Evan Mobley and Scottie Barnes have stood out early from the pack, presenting old-soul know-how on the court— in spite of a near-universal expectation that both of these prospects would exhibit some rawness on the offensive end. We’ve witnessed anything but rawness, as both these rookies show a feel for the game so contagious that their teams are already demonstrating an obvious trust in their play that warrants late-game minutes in a close matchup.
The strengths that make these players the ones to watch from their draft class were on full display on Friday. Sharing the court with a fellow centre in Jarrett Allen, Mobley has demonstrated a positional versatility held by few in the NBA. The former USC Trojan big man worked his quick feet on both ends of the floor— continuously swallowing up driving ball handlers on their way to the hoop and slipping from his own scrambling defenders for easy lob catches from the Cavaliers’ dynamic backcourt.
Much like Mobley, Barnes was sold to viewers on the merit of his defence, but has shown offensive advancement that changes the ceiling of his team.
The rookies went at each other throughout the game, seemingly (and unsuccessfully) testing their finishing abilities over their ridiculous lengths with push and hook shots. Cavs coach J.B. Bickerstaff noted the two-way pride that makes both players unique, especially in an environment that rewards the flashiest offensive production.
“You watch a lot of the AAU stuff and a lot of that comes from who wants to score the ball,” Bickerstaff said. “That’s how you get your notoriety, your Twitter followers up and all that stuff that’s become more and more important. (It’s) offence — and it always has been.”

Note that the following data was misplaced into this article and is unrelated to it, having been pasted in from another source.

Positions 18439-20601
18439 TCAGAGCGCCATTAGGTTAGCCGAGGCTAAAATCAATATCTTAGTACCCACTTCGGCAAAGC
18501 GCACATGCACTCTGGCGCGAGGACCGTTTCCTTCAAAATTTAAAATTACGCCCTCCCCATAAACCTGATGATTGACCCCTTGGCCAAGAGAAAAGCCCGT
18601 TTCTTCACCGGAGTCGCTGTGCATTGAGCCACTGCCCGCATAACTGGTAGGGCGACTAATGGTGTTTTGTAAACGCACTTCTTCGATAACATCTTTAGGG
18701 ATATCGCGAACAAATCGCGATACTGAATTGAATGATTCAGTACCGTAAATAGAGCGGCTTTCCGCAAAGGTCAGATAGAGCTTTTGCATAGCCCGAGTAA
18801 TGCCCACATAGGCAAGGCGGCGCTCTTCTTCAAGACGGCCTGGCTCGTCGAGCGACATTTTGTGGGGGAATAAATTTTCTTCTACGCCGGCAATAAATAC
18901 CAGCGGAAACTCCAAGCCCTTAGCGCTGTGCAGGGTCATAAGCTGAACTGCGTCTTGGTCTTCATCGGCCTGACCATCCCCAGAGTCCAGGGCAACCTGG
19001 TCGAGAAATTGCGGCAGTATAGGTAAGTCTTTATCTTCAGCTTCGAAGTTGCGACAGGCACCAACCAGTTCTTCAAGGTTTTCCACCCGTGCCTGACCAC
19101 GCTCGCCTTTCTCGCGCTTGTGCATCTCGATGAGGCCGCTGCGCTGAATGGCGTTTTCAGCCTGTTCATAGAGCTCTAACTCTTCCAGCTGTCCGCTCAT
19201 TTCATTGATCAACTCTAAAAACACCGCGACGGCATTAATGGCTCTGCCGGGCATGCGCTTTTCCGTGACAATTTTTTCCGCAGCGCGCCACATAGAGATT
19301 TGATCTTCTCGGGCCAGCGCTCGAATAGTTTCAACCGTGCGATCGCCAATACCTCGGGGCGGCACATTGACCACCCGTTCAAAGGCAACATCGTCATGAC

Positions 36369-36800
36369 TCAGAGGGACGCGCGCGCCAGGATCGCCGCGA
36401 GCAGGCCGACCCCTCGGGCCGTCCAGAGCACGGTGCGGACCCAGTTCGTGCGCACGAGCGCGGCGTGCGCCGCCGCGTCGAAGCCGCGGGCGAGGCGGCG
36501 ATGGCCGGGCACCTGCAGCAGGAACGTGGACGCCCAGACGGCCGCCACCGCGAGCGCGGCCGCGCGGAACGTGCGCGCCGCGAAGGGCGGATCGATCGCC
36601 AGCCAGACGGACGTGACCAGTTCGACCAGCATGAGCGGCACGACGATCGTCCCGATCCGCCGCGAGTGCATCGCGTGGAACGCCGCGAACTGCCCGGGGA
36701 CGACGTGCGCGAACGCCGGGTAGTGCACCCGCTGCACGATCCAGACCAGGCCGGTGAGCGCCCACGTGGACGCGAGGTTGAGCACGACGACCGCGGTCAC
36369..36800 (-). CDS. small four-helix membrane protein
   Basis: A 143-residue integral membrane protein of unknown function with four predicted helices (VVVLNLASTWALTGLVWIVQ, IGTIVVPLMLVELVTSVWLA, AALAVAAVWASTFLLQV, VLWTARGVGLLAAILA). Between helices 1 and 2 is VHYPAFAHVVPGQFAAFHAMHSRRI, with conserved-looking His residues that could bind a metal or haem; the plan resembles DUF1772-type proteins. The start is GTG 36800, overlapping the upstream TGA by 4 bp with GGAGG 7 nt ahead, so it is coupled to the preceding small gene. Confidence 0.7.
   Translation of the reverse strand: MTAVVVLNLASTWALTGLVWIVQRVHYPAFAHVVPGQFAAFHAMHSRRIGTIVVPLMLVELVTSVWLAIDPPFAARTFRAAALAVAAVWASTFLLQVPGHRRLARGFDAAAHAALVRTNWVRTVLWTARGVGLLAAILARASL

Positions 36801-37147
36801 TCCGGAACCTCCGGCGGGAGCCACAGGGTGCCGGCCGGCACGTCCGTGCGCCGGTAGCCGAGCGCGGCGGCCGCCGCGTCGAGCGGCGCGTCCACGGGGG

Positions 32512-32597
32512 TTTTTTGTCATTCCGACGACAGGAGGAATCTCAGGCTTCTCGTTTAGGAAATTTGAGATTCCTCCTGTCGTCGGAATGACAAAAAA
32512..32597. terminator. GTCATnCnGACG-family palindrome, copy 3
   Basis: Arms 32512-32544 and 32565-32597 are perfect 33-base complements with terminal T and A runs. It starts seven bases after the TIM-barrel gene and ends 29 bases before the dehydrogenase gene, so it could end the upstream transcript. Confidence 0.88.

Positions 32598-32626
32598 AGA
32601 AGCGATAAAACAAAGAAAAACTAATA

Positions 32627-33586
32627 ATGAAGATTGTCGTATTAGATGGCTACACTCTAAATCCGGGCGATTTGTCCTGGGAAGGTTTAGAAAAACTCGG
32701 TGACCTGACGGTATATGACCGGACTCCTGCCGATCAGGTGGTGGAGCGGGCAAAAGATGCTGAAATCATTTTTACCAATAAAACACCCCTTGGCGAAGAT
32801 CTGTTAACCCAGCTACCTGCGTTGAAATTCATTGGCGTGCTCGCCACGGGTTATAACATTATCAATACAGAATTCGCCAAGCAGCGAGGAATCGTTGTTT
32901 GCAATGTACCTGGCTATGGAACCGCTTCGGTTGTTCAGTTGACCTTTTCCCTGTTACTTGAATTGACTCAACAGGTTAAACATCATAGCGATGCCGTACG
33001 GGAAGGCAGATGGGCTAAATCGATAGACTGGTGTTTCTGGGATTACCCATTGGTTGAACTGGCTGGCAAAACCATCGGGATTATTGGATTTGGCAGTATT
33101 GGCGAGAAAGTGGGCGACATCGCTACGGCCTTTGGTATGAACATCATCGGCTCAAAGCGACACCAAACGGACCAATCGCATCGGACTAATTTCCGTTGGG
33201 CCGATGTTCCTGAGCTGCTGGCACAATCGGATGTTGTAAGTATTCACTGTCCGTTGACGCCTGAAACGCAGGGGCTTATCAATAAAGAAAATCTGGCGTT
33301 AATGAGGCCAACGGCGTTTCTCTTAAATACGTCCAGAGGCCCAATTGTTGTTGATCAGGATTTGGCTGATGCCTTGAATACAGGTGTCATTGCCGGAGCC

To witness a couple of rookies exerting the same energy of their defensive effort is likely what lends to all the talk regarding their third-year “aura” as such mature youths on the court. Much of the rookie blunders we witness are due to “welcome to the NBA” moments where established stars expose the lack of defensive effort on the part of rookies, working them into a series of possessions characterized by missed rotations and blow bys.
I, somehow, don’t see that happening to either player here anytime soon.
Interestingly, the Cavaliers and Raptors present a stylistic contrast between one another regarding their front courts. Toronto chose agility and versatility, while Cleveland chose size and more size.
Aside from the frustrating final minutes, there’s a common emerging theme whenever the Raptors face opposing front court size as they have with the Orlando Magic and Indiana Pacers already— and that theme is that Barnes is wholly unfazed. When I asked how he’s been managing to successfully stand his ground and grab boards on a nightly basis, Barnes noted Toronto’s “strength” in that regard, more or less conveying he hadn’t even noticed any size discrepancy out there at all.
And it’s been evident out there in his second jump to catch and re-attempt any shot around the basket he’s ever missed yet.
If there’s any information to yield from a game where we witnessed a banked Jarrett Allen three-pointer, it’s that the lack of a seven-footer in the Raptors’ main rotation has yet to be an obstacle for the team.
It seems that height is not the only measurement regarding size on the court, and the Raptors have been showing the value in sheer wingspan length and muscle as equally important when defending.
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Source: Yahoo Sports